Over the coming months, residents are going to hear a lot from the Cultural Affairs Commission about something called the “creative economy.” It’s an exciting, deeply beneficial part of our Culver City community, and it’s about far more than public arts and cultural activities.
In fact, a sizable part of our local economy is generated by companies, organizations and professionals who work in creative fields: design, marketing, film, architecture, fashion and digital media to name just a few. It also includes venues that provide a space for artists to share their work, including museums and theaters, and education providers such as Culver City High School’s AVPA program.
To offer a benchmark for comparison, creative industries are the primary driver of economic growth in the Los Angeles region. According to Otis College of Art and Design, not only does L.A.’s creative economy employ nearly 750,000 people throughout the county (1 in 6 jobs available), but it provides $177 billion in total economic output, equal to 13% of regional GDP. In addition, creative industries generate $7.7 billion in tax revenue, and total labor income of $53.4 billion.
These figures make L.A. the largest creative economy in the nation. Given that Culver City is within that footprint, and has expanded in part due to a steady influx of creative firms and artists, it is essential that we not only identify our share, but understand how much of our economic and civic health is connected to it.
Last year, City Council asked the Cultural Affairs Commission and staff to find answers. To meet this challenge, we reached out to Otis and the Los Angeles County Economic Development Corporation (LAEDC) to learn more about their acclaimed Report on the Creative Economy for both Los Angeles and the State of California. The result was a decision to partner with the LAEDC to produce our own Creative Economy report, and make Culver City the first small city in California to follow the Otis/LAEDC model.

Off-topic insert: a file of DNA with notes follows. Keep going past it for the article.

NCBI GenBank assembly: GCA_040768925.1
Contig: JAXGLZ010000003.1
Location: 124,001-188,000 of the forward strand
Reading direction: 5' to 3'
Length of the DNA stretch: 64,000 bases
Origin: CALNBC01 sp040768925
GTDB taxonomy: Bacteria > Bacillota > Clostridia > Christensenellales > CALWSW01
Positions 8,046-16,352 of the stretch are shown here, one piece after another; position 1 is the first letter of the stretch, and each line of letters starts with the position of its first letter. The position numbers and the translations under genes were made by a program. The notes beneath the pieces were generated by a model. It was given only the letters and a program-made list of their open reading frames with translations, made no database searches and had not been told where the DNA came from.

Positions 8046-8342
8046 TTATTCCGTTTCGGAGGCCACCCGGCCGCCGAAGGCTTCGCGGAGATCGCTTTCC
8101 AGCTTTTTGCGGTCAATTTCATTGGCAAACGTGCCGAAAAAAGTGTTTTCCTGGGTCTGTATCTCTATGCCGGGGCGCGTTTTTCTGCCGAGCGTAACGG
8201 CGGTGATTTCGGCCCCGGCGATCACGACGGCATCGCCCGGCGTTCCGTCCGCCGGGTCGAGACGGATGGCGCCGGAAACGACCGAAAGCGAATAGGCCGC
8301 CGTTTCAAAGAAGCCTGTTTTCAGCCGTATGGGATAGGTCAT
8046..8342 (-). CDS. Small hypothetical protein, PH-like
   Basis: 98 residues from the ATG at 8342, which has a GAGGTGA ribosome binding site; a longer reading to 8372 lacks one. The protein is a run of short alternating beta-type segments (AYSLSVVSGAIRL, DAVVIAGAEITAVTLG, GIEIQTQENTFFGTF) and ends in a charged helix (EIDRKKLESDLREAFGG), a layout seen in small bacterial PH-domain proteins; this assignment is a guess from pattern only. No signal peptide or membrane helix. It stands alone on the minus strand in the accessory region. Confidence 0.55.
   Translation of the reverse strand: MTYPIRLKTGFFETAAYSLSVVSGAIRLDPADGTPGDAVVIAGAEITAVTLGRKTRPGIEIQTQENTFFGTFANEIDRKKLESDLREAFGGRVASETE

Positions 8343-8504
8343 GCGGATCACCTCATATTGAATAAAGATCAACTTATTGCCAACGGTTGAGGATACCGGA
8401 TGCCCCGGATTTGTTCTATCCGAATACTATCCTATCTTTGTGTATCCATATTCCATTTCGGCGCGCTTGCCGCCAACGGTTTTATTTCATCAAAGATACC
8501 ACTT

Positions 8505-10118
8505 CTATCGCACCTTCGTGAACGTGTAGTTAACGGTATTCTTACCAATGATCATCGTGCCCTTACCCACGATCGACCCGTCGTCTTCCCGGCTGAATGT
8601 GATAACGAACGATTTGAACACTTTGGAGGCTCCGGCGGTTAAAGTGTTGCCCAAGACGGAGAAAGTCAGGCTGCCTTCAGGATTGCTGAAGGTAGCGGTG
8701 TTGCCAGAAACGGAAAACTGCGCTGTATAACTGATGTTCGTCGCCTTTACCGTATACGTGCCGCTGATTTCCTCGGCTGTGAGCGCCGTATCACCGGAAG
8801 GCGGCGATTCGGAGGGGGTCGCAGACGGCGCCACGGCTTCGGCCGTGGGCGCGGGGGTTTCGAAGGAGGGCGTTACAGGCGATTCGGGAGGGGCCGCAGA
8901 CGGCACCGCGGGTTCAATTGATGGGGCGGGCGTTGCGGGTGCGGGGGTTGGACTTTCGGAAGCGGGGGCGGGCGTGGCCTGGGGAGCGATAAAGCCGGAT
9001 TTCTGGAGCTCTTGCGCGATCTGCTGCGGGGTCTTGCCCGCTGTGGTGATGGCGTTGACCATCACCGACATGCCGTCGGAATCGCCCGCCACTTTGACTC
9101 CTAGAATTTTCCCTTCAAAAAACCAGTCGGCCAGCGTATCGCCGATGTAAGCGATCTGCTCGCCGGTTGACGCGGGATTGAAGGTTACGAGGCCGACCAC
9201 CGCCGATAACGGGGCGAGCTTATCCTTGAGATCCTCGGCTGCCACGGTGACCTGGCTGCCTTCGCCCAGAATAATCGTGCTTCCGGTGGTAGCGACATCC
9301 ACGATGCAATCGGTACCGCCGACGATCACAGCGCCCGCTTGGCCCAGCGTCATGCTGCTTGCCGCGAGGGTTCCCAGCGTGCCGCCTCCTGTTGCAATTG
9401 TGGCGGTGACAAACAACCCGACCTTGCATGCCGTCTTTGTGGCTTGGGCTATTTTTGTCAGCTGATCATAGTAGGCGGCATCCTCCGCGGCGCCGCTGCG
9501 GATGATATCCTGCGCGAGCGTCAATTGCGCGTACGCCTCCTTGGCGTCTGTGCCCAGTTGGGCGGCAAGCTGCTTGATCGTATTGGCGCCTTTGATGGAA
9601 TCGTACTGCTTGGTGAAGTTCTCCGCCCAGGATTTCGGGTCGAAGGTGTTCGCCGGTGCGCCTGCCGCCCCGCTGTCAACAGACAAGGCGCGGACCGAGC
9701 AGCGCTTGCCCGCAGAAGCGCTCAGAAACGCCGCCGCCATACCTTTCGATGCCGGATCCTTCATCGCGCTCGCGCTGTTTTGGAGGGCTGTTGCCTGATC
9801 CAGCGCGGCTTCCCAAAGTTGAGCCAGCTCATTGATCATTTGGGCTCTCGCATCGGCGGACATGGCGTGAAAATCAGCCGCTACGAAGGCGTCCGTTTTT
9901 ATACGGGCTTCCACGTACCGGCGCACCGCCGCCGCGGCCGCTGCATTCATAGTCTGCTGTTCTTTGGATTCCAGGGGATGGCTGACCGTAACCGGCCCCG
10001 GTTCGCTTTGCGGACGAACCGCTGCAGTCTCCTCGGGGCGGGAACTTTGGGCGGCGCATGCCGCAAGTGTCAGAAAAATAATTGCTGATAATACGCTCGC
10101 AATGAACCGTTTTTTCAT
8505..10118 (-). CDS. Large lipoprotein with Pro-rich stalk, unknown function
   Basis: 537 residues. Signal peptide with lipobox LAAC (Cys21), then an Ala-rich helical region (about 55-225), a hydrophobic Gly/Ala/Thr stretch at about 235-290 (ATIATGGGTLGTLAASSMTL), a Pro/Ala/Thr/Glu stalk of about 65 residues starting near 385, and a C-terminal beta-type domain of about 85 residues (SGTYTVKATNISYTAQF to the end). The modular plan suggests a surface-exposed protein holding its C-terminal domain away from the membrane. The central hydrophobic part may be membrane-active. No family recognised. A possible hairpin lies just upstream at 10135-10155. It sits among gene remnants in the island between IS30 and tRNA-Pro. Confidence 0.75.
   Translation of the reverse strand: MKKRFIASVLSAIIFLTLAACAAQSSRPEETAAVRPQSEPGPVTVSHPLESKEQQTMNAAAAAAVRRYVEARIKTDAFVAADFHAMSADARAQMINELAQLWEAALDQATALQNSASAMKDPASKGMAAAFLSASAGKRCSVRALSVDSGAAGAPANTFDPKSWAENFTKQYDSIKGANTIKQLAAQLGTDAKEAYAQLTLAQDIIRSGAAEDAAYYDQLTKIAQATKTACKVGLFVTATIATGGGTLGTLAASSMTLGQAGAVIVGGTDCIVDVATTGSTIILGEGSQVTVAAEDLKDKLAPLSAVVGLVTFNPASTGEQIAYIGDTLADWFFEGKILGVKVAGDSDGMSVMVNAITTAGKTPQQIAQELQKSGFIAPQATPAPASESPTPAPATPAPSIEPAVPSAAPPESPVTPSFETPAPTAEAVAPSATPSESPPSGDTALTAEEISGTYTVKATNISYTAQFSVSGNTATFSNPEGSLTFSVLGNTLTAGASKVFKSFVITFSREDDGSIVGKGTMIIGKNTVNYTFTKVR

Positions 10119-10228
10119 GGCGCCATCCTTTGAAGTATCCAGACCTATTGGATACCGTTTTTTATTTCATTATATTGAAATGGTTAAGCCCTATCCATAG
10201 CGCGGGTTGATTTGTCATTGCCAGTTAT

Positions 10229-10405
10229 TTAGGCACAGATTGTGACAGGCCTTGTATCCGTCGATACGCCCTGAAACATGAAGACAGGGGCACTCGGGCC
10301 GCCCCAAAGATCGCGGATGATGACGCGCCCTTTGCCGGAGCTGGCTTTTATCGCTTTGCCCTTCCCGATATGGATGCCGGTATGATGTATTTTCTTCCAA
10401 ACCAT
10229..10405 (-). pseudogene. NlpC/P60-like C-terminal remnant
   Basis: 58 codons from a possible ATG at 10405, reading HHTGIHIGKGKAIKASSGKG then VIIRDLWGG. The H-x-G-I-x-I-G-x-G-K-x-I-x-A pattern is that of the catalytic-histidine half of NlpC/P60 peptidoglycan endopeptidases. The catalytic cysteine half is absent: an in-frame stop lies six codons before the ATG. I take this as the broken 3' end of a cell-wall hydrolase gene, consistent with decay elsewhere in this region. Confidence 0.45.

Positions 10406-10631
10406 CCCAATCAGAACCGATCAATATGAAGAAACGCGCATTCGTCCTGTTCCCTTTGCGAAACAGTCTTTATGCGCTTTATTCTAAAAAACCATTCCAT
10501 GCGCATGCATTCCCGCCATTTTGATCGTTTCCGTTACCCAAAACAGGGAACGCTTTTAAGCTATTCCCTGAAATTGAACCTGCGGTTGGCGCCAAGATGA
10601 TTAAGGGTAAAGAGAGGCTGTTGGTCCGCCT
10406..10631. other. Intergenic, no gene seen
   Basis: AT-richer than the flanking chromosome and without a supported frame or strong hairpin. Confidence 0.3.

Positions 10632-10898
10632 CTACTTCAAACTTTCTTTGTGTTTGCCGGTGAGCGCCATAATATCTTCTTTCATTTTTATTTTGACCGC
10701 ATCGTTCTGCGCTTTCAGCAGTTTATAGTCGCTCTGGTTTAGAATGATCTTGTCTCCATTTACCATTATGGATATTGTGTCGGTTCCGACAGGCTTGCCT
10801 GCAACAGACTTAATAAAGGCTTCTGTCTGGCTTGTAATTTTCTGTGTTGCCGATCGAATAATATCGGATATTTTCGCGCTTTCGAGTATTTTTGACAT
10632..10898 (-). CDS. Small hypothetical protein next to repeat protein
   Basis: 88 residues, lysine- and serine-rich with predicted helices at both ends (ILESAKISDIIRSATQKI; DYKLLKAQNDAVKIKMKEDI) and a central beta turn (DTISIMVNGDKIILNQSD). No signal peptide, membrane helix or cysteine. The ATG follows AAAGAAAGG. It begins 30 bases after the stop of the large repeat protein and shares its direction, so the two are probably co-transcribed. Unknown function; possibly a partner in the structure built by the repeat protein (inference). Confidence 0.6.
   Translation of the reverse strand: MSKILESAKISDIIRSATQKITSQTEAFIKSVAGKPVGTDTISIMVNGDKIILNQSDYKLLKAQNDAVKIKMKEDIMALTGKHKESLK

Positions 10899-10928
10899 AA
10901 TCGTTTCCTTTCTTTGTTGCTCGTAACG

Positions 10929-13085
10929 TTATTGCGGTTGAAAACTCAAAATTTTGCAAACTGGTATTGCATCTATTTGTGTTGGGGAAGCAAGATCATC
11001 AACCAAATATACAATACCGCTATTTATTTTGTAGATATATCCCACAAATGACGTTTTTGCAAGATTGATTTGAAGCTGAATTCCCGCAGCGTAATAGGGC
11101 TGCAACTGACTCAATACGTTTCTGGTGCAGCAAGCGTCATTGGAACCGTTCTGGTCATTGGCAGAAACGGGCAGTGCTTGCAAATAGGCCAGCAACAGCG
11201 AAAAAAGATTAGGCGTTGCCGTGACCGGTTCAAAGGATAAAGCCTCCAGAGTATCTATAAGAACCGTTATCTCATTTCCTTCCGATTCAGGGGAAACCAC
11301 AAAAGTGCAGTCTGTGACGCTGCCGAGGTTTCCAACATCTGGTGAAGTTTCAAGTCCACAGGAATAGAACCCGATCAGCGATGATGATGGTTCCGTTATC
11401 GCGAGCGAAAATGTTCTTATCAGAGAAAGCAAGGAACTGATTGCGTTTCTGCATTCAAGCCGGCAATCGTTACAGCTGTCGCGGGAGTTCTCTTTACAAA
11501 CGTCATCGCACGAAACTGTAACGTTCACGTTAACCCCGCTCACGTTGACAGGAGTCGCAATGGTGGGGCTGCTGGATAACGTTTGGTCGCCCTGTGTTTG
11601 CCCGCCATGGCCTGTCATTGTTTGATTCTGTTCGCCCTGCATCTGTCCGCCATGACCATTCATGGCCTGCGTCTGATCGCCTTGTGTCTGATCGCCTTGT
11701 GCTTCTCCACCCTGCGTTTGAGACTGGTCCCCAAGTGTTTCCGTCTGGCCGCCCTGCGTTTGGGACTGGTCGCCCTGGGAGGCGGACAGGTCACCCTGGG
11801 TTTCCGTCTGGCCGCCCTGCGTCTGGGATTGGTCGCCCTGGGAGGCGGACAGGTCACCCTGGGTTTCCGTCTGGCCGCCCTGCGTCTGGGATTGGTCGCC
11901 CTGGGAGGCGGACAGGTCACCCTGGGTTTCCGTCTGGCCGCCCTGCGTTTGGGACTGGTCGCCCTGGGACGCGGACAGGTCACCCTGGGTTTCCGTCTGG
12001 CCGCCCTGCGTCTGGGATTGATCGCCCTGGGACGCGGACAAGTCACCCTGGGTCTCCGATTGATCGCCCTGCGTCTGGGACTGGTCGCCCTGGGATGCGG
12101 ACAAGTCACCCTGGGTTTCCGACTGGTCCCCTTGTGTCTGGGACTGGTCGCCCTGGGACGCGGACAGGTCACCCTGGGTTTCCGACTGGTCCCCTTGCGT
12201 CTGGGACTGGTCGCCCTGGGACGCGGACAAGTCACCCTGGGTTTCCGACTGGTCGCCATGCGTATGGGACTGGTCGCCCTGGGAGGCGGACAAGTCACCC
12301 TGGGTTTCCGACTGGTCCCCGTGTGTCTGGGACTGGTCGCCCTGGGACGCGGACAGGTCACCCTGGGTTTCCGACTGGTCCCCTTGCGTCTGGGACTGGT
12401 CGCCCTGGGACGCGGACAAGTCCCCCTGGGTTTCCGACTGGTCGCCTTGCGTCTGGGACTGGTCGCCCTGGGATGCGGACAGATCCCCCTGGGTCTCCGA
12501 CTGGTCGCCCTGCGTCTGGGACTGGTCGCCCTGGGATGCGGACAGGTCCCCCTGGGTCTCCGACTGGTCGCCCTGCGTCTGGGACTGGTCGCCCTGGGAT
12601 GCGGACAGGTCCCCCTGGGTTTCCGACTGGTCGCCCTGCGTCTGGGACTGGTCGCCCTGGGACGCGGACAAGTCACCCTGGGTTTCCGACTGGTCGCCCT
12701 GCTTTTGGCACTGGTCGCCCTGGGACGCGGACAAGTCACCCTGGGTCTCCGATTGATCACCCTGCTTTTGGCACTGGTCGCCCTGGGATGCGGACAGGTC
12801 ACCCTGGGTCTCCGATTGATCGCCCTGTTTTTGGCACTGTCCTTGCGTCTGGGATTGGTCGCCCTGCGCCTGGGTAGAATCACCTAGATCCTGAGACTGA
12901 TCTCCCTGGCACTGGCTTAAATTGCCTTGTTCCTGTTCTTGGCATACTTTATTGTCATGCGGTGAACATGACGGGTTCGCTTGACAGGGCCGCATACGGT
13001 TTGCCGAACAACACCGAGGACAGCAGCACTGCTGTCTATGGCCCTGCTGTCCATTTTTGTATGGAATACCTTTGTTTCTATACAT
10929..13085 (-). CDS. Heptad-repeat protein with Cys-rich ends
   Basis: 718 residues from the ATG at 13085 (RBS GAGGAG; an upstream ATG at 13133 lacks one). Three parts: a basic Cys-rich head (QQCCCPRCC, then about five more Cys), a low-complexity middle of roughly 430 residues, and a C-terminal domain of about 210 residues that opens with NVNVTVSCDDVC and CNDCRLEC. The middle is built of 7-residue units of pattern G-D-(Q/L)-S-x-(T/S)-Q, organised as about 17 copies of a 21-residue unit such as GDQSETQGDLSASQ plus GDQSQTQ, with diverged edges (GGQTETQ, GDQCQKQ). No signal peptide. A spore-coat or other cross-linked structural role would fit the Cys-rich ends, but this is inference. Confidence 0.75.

Set for release this summer, our report will examine a decade of statistical data about Culver City’s creative industries and their economic impact. Conducted by the economists of the LAEDC, it is an objective analysis crucial to helping the city make smarter decisions on multiple levels: from attracting investment and tourism to development, taxation and growth planning.
I invite you to join the Cultural Affairs Commission when we present this landmark report to City Council, and hope you will read the full report when it becomes available. You can also find the latest cultural events happening throughout our city by visiting the Arts & Culture calendar at culvercity.org.
Len Dickter is the Culver City Cultural Affairs Commissioner